The great "Riot at Xavier's" was followed by the incredibly bland “Murder at the Mansion” arc in which we get stuck with uber-cop Bishop and *ugh* Sage from X-Treme X-Men. Jimenez’s art is incredibly bland throughout the arc and the three issues only result in Angel/Beak kids. Oh goody, they are some worthwhile characters. Yeah, sure, it's set-up for the reveal that Sophie is manipulating folks on behalf of someone, but it's just too little plot for three issues.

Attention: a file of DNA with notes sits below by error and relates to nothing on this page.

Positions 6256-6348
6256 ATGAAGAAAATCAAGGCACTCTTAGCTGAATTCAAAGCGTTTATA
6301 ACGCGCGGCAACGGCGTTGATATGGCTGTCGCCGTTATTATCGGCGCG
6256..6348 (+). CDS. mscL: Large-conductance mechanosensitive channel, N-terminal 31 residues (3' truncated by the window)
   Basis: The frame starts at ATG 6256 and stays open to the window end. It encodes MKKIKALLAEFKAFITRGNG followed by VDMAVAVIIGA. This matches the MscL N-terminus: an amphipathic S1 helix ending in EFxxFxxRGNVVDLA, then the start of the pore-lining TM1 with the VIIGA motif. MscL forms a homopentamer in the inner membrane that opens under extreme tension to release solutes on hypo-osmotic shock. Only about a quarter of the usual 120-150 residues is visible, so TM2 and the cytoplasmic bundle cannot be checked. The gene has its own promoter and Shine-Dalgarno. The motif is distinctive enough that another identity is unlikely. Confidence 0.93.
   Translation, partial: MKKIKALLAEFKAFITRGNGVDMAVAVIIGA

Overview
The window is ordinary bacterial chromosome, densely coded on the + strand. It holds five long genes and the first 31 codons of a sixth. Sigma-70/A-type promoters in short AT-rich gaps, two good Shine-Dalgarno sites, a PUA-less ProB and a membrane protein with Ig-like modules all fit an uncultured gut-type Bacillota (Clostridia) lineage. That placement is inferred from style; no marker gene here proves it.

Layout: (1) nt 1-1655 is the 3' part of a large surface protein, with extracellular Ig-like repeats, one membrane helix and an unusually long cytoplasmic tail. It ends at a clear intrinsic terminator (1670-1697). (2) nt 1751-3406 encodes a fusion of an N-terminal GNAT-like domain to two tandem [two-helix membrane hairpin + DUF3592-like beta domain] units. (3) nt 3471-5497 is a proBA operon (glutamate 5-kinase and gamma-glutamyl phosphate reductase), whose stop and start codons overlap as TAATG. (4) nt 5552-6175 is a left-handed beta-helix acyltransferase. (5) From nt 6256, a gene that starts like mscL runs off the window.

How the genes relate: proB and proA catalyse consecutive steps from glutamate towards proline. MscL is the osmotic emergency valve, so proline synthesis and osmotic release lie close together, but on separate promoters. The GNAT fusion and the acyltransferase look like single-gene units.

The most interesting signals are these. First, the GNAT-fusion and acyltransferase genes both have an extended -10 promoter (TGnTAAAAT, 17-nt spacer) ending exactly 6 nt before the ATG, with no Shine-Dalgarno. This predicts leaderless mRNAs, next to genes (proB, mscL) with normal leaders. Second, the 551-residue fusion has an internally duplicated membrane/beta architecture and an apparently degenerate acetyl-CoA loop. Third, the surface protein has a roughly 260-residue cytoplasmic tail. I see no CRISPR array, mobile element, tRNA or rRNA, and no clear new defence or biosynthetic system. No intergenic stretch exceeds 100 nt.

And then we're on to “Assault on Weapon Plus.” There are some incredible pages of art by Chris Bachalo throughout this four-issue arc. Hell, he even makes Fantomex look cool. (Key word there is "look" because he's still not actually cool.) This is probably some of Bachalo's clearest, most focused work in years (before or since). Sadly, the ideas laid out in this are just terrible and forced. Wolverine is Weapon Ten, not X. Fantomex is Weapon XIII. And Weapon Plus has been creating killers for decades and even had a hand in Operation: Rebirth aka Captain America aka Weapon I. Perhaps it’s the fact that it's Fantomex telling us all this that makes it unlikable as there is nothing likable about Fantomex.